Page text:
Here is a reposting of my original article that ran on The Orange County Register site for those interested in catching the band when they perform in San Juan Capistrano tomorrow.
|The Fixx returns to The Coach House on Dec. 29, 2012.|
July 13, 2012
With the world mired in an ongoing financial crisis, it’s little surprise that the Fixx, ’80s-spawned rockers who have always featured material revolving around political topics, would return in 2012 fueled by such matters, leading the quintet to create one of its best-ever albums, Beautiful Friction.
Set for release next week by Kirtland Records, the disc is the Fixx’ first studio album since 2003’s Want That Life. The British band launches a U.S. tour in support of it with a headlining concert Wednesday, July 18, at the Coach House in San Juan Capistrano, bringing the group back to O.C. after a memorable performance at Jack’s 5th Show at Irvine’s Verizon Wireless Amphitheater in September 2010. AS I NOTED ABOVE, THE FIXX RETURNS TO THE COACH HOUSE ON SATURDAY, DEC. 29, 2012.
Beautiful Friction is the outfit’s 10th assortment of new material overall and arrives 30 years after the release of their official debut, 1982’s Shuttered Room, which established the Fixx stateside with the hits “Stand or Fall” and “Red Skies.”
Anyone who listens to those staples of the New Wave era – or any of their other singles from back in the day, like “Saved by Zero,” “Are We Ourselves,” “One Thing Leads to Another” and “Deeper and Deeper” – knows that the members of the Fixx have worn their politics on their collective sleeve from the start. Indeed, the band’s “How Much Is Enough?” (which peaked at No. 35 on Billboard’s Hot 100 back in late 1991) could well be a fight song for the Occupy Wall Street movement decades later.
“The last few years we were doing a lot of live shows and just didn’t feel the binge to put new music out,” says singer Cy Curnin, “and then all of a sudden, about three or four years ago, things went pear-shaped out there in society, and that’s what I feed on (as a songwriter). There was a financial crisis and there were people starting to ask big questions and politicians didn’t seem so squeaky-clean.”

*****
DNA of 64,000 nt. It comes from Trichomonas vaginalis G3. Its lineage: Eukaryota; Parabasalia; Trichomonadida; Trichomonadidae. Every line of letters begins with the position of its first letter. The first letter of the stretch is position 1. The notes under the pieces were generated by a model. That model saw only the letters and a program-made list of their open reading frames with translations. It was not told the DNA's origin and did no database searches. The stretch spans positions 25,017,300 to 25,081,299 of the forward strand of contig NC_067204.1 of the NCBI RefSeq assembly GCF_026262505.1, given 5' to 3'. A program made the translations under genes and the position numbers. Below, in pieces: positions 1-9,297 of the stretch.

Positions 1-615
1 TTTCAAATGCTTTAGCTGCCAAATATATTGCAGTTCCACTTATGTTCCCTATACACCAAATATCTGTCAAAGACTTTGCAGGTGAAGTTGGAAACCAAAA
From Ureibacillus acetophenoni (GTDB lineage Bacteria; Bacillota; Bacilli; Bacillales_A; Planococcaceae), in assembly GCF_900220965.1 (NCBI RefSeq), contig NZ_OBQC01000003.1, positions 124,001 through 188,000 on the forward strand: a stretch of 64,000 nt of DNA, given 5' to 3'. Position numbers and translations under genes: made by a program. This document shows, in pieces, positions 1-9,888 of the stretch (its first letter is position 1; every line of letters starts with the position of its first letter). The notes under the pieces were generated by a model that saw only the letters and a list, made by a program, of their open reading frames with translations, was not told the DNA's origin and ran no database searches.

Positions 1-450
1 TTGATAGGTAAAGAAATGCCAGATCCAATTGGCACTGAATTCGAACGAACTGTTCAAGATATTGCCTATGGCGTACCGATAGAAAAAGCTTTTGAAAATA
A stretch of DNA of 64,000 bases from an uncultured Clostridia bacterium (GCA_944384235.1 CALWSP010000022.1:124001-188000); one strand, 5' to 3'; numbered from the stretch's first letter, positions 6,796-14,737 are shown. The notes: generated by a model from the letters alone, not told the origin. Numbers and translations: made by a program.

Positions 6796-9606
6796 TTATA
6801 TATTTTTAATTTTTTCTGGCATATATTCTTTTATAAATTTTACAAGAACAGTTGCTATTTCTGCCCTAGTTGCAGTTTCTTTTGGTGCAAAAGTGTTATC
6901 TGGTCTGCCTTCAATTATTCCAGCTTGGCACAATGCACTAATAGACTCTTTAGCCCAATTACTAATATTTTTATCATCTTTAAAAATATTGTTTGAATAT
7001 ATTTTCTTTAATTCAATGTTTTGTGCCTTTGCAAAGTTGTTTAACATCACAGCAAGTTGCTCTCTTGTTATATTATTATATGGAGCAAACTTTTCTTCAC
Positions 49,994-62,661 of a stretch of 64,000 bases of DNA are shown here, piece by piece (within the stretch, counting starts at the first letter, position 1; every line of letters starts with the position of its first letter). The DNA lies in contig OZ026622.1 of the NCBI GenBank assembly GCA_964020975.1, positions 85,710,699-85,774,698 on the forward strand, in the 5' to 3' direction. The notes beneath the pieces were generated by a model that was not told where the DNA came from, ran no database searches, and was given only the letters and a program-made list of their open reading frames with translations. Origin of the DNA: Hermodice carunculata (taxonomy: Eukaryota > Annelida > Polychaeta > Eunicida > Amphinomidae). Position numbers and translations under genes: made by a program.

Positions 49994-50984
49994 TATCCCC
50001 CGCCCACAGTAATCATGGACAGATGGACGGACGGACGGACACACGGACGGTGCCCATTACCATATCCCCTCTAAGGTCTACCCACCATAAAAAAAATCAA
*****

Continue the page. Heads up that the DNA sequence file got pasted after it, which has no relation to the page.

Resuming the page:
Curnin is proud his material has held up, although he wishes more of the problems he’s addressed over the years would have been solved by now.
“Each artist or each writer has their own slant on things. Mine is that social backdrop of the mechanics of how we surrender our own dream-time to be part of a system that is managed by people that who aren’t as godlike as they should be,” he said by phone from London, where the band was preparing for this coming tour.
“We didn’t know it would work out as well as it did because we have different lives now, we have children,” Curnin explained of the process. “We have to book certain weekends together. Like once a month we would work for four days and when we would work we would come up with three or four songs. And after the time when we would break up and go back to our lives, if the song stayed with you, it was a good sign; if it didn’t stay with you, it would fall apart.”
Curnin says everyone in the Fixx is grateful to still be playing together after so many years.
“I’ll tell you what: We’re actually enjoying it more than ever. Because when we turn around on stage and we catch each other’s eyes we know we’re still (expletive) doing it! And still getting the same buzz. It’s almost like wine. Wine improves in the bottle and it gets better with age, and I think music does, too.
“It’s only the fact that the industry in music – “out with the old, in with the new” – it wasn’t designed to let people in on the fact that you could grow older with an artist and this artist was going to get better. That’s what we discovered, because we’re still doing it and enjoying it … that is where your wisdom comes through, you know?”
Curnin acknowledges that much of the power of the Fixx lies in its relationship with fans as well as each other.
“You know what it is – it’s really a deep friendship. We know how to argue with each other. In fact, it’s not arguing anymore – it’s just adding to the soup and getting the ingredients right. We do genuinely love each other like brothers. We respect each other like elders. And yet we’ve been through so much together, there are so many unsaid (things). We only need a wink and a nod and it says so much in this band.”